K: Jared, PLEASE! 
K: Guess what?!

J: What?

K: As soon as I get my Bryant & Stratton card I’m going to get super cool educator discounts like 20% off at Barnes and Noble every single-why are you laughing at me?

J: I just love you 

K: That better be why

J: I’m going to keep that one in stock 

on carole and her impact 

I’ve written about Carole before. She is an integral part of my life and helped shape who I’ve become. When I found out she was my assigned college adviser, I found her office and literally bounced in. “I’m here because I want to go to law school. I was told you’re a lawyer and a writer. That’s what I want to be. What do I sign up for next?”
Mind you, this was the first week of classes my freshman year. What classes do I sign up for next? Carole was dealing with students who didn’t have their current class schedule sorted out, let alone the next semester. But there I was, ready to make my 4-year plan to get to law school. Carole had a tough job: slowing me down. She managed to get me to sit a little. Resting wasn’t my thing. The journalism school had scheduled me for 18 credits instead of the normal freshman load of 15, but I didn’t realize that was one extra course. I took 18-21 credits every semester until my very last. I took 15 that one. 
Carole helped me navigate. When I needed permission to get into the junior level courses as a sophomore, she went to bat for me. When I needed a letter of recommendation for a coveted internship, she wrote it. When I brought 15 law school programs to her office, she sorted through them with me. And in the middle of it all, Carole was diagnosed with breast cancer. 

I found out in 2006, relatively soon after the diagnosis. It wasn’t outwardly visible, yet. In fact, if Carole hadn’t lost her hair due to treatment I don’t know if it ever would have been outwardly visible. She had a runny nose a lot during treatment, but Olean is frigid in the winter; everyone has a constant runny nose. I took media law from her during a semester she was undergoing treatment. She didn’t miss a single class. The only outward sign of the disease? A soft hat. 
Graduating early, going to law school, being an excellent writer: these were my goals. Carole was facing a much more simplistic and important goal: survive. Yet she never made me feel as though my dreams were unimportant or less valid. Carole always had time for me, though I’ll never know how. Fast forward to graduation, when Carole had been cancer-free for two years, and we were enveloped in a hug no journalist could adequately describe. Fast forward to 2012, and there was Caroline watching me become admitted to the New York State bar. Fast forward to this summer, and there was Carole watching me get married.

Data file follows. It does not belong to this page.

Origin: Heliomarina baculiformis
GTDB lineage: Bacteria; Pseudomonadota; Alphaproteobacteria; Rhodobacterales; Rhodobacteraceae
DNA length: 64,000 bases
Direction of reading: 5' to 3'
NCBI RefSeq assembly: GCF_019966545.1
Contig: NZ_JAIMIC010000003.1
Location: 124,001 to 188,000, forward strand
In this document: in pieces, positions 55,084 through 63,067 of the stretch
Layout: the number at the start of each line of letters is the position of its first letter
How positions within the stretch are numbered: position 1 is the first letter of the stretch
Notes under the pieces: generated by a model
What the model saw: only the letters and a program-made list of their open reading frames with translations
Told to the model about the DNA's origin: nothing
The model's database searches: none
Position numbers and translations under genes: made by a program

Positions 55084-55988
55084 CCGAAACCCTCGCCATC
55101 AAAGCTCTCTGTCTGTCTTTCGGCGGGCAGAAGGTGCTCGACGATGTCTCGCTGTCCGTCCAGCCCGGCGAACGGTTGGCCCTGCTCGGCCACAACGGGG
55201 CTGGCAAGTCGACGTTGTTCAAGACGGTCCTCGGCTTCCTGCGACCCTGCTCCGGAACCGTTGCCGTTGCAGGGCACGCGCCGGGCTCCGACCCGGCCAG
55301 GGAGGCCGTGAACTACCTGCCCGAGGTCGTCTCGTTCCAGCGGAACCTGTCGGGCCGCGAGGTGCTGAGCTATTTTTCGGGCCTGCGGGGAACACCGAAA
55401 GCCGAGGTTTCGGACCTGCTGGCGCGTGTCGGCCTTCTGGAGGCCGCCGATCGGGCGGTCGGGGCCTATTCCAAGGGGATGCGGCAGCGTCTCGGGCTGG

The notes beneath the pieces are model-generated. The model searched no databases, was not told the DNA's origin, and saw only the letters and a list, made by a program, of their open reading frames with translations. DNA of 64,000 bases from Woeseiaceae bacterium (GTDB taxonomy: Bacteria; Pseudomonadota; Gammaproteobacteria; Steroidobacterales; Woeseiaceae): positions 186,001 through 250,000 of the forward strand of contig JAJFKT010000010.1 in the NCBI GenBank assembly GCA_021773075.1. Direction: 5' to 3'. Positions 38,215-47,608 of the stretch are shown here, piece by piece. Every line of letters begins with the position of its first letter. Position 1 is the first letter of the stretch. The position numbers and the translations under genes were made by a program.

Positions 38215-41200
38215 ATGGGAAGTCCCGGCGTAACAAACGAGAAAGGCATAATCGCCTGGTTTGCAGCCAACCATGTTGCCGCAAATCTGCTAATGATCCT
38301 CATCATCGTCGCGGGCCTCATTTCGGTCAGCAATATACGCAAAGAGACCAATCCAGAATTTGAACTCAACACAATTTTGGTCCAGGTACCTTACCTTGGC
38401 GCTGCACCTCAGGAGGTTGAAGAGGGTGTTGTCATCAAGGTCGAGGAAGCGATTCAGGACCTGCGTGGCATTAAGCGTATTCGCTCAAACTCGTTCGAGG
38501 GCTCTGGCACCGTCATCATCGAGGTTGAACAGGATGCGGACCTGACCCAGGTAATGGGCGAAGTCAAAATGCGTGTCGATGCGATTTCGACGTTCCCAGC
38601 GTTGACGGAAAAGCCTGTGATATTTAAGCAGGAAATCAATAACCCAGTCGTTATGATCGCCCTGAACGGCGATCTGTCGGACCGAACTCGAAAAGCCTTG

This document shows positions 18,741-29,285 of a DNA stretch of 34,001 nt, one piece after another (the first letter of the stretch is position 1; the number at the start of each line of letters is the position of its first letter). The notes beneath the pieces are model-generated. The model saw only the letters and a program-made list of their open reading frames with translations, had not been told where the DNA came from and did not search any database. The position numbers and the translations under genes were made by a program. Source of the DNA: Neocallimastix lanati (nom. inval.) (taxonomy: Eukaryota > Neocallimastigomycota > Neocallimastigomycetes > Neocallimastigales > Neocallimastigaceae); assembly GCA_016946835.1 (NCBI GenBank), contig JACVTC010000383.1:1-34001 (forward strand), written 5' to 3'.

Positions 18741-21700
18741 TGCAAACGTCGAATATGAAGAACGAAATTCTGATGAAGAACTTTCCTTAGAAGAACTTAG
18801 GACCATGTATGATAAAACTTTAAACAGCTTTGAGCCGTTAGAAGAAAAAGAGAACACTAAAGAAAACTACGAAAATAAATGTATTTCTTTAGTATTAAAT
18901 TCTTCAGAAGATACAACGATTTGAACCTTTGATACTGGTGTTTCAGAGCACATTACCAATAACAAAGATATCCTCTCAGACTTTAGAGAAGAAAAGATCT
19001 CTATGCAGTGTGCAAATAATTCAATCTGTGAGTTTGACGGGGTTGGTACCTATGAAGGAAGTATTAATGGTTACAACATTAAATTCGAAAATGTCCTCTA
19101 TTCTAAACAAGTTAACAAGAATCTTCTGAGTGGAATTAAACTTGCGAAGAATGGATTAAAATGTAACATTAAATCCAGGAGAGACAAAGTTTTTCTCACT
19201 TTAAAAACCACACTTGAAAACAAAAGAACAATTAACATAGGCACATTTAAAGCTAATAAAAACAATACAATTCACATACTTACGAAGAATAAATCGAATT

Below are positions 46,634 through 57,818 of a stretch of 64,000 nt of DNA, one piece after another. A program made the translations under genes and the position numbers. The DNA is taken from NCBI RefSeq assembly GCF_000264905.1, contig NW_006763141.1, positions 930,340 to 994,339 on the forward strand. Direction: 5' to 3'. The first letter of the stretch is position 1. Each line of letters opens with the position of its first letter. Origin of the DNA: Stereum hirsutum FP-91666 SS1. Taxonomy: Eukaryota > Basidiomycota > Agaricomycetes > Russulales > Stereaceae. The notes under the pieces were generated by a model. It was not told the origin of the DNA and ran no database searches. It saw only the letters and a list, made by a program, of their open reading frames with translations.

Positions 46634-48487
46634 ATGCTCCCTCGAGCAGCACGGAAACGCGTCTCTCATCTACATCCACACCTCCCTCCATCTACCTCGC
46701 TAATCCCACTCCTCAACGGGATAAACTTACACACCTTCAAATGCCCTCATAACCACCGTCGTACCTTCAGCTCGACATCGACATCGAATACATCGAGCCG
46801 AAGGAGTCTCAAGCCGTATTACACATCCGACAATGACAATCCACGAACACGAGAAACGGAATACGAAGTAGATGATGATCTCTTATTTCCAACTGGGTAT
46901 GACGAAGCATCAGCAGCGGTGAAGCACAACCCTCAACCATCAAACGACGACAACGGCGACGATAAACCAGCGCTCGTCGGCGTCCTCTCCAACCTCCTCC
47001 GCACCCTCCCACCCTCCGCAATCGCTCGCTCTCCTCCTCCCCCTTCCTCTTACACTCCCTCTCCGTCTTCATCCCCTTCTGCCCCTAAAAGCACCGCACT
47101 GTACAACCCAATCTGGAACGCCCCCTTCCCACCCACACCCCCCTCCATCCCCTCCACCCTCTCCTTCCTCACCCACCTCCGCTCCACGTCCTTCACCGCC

Carole’s life changed dramatically when she was diagnosed with breast cancer, but she kept life stable for me and so many other students in spite of it all. She’s the type of cancer survivor who doesn’t announce it, who just quietly continues to enjoy the life she has built. When Carole was undergoing treatment, I told her I’d run Race for the Cure for her and try to fund raise some money for breast cancer research. After running it that first time, I made a promise to run it ever year. I’ve run this race in Syracuse, Buffalo, Washington DC, and Atlanta. I’ve run it in the heat, the cold, and the rain. I’ve run it fast and slow. I’ve run it every year for Carole. 

There were several years the timing of the race was inconvenient. This year, all of the local races fell on the weekends of wedding events. So I decided to head down to DC on September 9th to run the race there. Because you know what’s inconvenient? Driving from Olean to Buffalo for cancer treatments at Roswell three times a week while teaching a full course load. Driving to DC to run a 5K pales in comparison. 
If you want to help me thank Carole for what she’s done for me and help me continue the promise I made to her ten years ago, please consider making a donation to my personal fundraising page. If you know a Carole in your life, thank her. If you work with a Carole, go ask her how she’s doing. And be amazed by the things a powerful, compassionate woman like Carole can accomplish, all the while battling – and beating – a life-threatening disease.